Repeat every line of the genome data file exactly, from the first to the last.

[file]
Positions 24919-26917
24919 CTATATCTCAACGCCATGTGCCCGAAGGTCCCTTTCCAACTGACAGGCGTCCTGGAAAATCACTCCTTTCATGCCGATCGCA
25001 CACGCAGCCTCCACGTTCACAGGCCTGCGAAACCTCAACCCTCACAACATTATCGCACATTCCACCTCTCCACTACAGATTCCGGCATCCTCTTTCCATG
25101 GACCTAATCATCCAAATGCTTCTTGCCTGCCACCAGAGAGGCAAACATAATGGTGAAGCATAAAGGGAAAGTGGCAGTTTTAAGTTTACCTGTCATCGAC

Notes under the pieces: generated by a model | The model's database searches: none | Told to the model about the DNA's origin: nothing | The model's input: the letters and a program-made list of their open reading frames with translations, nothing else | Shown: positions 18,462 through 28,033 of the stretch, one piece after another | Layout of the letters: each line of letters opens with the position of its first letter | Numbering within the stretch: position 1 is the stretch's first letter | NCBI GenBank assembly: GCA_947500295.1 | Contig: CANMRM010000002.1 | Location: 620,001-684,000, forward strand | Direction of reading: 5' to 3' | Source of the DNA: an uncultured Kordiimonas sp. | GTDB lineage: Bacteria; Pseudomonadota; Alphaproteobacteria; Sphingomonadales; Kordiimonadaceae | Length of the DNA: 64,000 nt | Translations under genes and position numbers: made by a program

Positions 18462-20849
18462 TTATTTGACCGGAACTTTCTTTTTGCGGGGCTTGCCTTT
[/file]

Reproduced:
Positions 24919-26917
24919 CTATATCTCAACGCCATGTGCCCGAAGGTCCCTTTCCAACTGACAGGCGTCCTGGAAAATCACTCCTTTCATGCCGATCGCA
25001 CACGCAGCCTCCACGTTCACAGGCCTGCGAAACCTCAACCCTCACAACATTATCGCACATTCCACCTCTCCACTACAGATTCCGGCATCCTCTTTCCATG
25101 GACCTAATCATCCAAATGCTTCTTGCCTGCCACCAGAGAGGCAAACATAATGGTGAAGCATAAAGGGAAAGTGGCAGTTTTAAGTTTACCTGTCATCGAC

Notes under the pieces: generated by a model | The model's database searches: none | Told to the model about the DNA's origin: nothing | The model's input: the letters and a program-made list of their open reading frames with translations, nothing else | Shown: positions 18,462 through 28,033 of the stretch, one piece after another | Layout of the letters: each line of letters opens with the position of its first letter | Numbering within the stretch: position 1 is the stretch's first letter | NCBI GenBank assembly: GCA_947500295.1 | Contig: CANMRM010000002.1 | Location: 620,001-684,000, forward strand | Direction of reading: 5' to 3' | Source of the DNA: an uncultured Kordiimonas sp. | GTDB lineage: Bacteria; Pseudomonadota; Alphaproteobacteria; Sphingomonadales; Kordiimonadaceae | Length of the DNA: 64,000 nt | Translations under genes and position numbers: made by a program

Positions 18462-20849
18462 TTATTTGACCGGAACTTTCTTTTTGCGGGGCTTGCCTTT